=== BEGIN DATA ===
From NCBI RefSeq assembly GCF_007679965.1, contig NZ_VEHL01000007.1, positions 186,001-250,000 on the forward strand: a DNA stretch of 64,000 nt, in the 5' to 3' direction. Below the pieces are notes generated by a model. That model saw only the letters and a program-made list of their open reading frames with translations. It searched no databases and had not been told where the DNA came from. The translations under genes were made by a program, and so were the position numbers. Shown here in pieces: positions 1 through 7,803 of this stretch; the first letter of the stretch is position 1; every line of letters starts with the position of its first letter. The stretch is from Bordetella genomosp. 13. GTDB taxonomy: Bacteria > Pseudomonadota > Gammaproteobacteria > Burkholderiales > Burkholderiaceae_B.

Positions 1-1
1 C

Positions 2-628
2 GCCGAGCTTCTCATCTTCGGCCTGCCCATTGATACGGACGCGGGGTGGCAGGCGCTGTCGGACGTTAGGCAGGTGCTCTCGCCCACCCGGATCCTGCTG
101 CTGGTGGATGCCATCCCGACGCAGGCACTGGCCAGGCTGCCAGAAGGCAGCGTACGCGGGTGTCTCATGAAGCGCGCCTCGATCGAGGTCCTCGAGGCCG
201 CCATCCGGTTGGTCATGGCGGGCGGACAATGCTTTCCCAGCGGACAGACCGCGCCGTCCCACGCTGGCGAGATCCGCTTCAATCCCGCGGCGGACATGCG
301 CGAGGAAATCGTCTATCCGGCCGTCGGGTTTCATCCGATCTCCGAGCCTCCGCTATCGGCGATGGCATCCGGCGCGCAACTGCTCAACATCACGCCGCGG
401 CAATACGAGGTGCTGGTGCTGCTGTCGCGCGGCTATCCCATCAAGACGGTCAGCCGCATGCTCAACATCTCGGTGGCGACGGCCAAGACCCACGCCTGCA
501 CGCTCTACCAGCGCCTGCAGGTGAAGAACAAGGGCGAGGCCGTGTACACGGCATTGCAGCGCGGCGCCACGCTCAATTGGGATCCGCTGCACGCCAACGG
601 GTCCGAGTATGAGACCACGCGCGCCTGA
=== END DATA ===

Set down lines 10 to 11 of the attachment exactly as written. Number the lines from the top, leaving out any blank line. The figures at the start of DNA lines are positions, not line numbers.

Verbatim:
501 CGCTCTACCAGCGCCTGCAGGTGAAGAACAAGGGCGAGGCCGTGTACACGGCATTGCAGCGCGGCGCCACGCTCAATTGGGATCCGCTGCACGCCAACGG
601 GTCCGAGTATGAGACCACGCGCGCCTGA